The BA is run in partnership with many award-winning post-production companies and suppliers who provide equipment, mentors and guest lectures on a regular basis, most students combine their studies with work placements or paid roles in these organisations.

Artsmart organise events like Starting out in film and TV where a panel of speakers from film and television discuss and share tips on how to kickstart your career in these highly-competitive industries. At events like this you get to find out from professionals and recent graduates about funding, freelance work and the importance of networking.

Our Student Enterprise and Employability (SEE) team can help you find out about careers contacts for film and TV and offer advice on funding opportunities to showcase your film work and/or visit festivals for networking.

Student Jobs and Careers at UAL

We know what it takes to be successful in your chosen field. Your tutors are professionals in their own right and understand what you need to help you establish your career. Student Enterprise and Employability (SEE) are dedicated to helping you build up work-relevant skills, knowledge, experience and networks throughout your time here. You will also benefit from our many relationships with industry, which give our students exclusive opportunities and access to networks and funding.

Creative Opportunities is the UAL job and work placement website for students and graduates, advertising hundreds of creative opportunities each month. This includes ArtsTemps in-house recruitment agency, placing students and graduates in paid temping roles within the University.

Find out more about Student Jobs and Careers

Entry Requirements

Recruitment and admissions

The BA Film and Television course team recognise applicants come from a broad spectrum of backgrounds from across the world. The course in the main attracts students who apply direct from A level or other equivalent qualifications but it also welcomes students from Foundation Diploma in Art and Design (Media Pathway) and other art related courses as well as mature students who may have worked in industry.

Entry requirements (Home/International/EU)

For admission to the BA Film and Television course applicants normally need:

240 UCAS tariff points but a minimum of 160 UCAS tariff points (gained at GCE Advanced level) will be considered, supported by passes in three other subjects at GCSE Grade C or above.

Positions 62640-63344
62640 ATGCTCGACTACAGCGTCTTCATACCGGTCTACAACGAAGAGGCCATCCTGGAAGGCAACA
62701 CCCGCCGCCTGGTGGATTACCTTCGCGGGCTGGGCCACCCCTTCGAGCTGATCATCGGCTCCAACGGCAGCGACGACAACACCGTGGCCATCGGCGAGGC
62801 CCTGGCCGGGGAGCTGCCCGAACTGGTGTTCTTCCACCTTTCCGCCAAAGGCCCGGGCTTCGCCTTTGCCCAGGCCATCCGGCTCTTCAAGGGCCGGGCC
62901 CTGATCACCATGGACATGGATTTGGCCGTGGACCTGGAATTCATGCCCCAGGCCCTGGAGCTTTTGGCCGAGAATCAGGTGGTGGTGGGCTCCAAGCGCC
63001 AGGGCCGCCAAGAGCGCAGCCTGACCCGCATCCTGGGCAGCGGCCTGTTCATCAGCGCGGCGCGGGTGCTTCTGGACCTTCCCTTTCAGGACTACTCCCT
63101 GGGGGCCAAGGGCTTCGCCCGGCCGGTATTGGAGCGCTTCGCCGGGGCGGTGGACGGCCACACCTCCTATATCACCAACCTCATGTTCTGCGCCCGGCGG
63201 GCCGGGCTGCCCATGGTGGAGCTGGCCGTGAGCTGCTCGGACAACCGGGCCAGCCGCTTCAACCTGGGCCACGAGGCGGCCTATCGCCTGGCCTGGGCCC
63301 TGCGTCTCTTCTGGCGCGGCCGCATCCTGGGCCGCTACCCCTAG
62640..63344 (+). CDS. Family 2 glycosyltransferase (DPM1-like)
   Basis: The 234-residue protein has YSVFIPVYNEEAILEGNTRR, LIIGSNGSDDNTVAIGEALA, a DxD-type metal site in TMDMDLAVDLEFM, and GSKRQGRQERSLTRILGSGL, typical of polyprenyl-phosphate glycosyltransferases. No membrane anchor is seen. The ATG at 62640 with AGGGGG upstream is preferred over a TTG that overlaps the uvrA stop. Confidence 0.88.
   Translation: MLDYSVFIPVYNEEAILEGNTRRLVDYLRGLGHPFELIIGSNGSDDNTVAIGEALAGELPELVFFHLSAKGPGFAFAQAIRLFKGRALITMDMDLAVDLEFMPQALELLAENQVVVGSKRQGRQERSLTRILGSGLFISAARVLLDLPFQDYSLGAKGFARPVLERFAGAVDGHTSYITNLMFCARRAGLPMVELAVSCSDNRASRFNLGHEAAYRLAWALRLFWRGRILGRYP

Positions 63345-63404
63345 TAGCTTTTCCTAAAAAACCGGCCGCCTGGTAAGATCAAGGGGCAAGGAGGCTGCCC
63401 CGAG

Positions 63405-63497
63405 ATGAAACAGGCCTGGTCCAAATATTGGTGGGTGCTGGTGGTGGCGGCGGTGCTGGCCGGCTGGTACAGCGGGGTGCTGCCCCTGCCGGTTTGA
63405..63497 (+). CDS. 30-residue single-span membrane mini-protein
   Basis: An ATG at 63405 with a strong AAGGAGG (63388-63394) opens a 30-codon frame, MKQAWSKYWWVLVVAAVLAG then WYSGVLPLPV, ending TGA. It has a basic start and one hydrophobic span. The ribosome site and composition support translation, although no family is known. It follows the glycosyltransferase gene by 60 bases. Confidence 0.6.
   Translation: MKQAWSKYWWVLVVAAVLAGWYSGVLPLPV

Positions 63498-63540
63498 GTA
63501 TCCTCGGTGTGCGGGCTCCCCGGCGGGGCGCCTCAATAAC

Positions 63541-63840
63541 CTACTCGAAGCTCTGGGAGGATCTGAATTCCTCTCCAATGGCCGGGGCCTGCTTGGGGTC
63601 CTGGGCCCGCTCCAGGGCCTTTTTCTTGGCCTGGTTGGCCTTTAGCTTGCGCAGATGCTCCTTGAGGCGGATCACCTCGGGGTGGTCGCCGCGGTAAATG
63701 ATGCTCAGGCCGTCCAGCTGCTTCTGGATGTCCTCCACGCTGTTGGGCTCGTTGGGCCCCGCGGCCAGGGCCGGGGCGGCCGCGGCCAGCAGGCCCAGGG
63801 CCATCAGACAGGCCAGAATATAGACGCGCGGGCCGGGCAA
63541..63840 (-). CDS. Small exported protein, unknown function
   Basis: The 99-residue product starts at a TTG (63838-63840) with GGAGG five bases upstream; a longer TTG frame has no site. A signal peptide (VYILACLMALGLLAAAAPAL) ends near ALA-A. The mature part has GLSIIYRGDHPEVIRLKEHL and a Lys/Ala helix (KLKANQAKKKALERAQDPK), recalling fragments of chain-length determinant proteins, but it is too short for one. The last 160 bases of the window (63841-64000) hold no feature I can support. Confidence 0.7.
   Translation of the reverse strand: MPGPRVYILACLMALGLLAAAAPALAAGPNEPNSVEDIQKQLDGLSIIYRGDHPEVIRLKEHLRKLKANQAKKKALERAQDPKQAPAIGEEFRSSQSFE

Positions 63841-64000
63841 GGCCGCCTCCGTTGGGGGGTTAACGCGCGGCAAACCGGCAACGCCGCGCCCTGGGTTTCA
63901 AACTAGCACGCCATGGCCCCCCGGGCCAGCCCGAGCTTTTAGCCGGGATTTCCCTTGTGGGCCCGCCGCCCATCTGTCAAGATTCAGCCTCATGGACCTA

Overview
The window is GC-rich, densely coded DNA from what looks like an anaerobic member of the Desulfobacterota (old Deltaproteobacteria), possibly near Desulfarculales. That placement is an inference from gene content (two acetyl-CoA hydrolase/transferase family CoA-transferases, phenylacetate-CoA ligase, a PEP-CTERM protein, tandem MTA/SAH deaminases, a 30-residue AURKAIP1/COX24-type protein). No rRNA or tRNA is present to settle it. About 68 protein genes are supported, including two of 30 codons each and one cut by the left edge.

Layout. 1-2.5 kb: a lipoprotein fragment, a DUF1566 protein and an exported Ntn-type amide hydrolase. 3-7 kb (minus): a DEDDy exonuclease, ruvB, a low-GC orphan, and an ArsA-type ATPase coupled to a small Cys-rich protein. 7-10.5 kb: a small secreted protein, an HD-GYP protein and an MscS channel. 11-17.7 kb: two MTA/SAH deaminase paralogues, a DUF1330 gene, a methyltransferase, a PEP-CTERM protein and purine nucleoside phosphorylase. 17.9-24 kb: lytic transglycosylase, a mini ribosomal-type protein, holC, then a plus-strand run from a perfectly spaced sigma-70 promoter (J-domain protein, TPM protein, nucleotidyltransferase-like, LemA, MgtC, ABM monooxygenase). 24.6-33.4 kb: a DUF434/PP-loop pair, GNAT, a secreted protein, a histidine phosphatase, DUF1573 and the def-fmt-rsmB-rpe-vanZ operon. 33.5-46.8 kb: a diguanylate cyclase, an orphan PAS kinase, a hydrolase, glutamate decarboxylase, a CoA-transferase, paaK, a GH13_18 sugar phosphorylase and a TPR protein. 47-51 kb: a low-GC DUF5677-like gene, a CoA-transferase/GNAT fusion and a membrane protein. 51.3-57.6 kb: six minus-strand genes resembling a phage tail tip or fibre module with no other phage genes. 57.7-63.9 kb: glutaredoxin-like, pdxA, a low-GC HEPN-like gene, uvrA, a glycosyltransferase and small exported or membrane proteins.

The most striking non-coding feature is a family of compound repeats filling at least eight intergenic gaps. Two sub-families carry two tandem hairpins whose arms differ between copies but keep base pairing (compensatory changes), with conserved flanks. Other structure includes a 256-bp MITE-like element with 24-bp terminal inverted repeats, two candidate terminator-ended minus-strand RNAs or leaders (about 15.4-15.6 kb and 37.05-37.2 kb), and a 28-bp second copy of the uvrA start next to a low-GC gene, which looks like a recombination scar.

Alternatively, you will be considered if you have achieved 1 subject at GCE Advanced level and Foundation Diploma in Art and Design, supported by passes in three other subjects at GCSE Grade C or above. In addition, the University of the Arts London Awarding Body Level 3 Foundation Diploma in Art and Design will be considered.

We also accept people with the equivalent qualifications obtained through a National Diploma, Access, NVQ and a variety of other pre-University level qualifications including International and European Baccalaureate. Other qualifications, including overseas, may be considered.

We also accept those with relevant professional and vocational qualifications.

The subjects the Course Team will be looking for in your application are wide ranging: your A levels (or equivalents) would ideally be achieved at grade C or above and may include English, History, Media, Business, Art and Design or other Social Science subjects.

Other entry routes

We also welcome applicants such as mature students who do not have formal qualifications but may have relevant experience. In such cases students applying on the basis of their previous experience or who wish to enter the course with through Accreditation of Experiential Learning (AEL) or Accreditation of Certificated Learning (ACL) processes should apply via UCAS and will be guided by the admissions staff on the AP(E)L processes.

Students applying to this course will be expected to demonstrate a specific interest in this area of study and should have a commitment to engaging with BA Film and Television Theory and practice.

Language requirements (International/EU)

International and EU students: In the case of applicants whose first language is not English, then IELTS 6.0 (or equivalent) is required.

If your first language is not English you should check you have achieved the correct IELTS level in English. Further information is available on our Language Requirements page.

International Applicants, please visit our International Applications page for further details regarding International Admissions.

Study Abroad applicants

International undergraduate students can apply to join this BA course for a period of up to three terms as a Study Abroad student. Please visit the Study Abroad website for details on how to apply or contact the Study Abroad office on:

T: +44 (0)20 7514 2249
E: studyabroad@arts.ac.uk

Deferred entry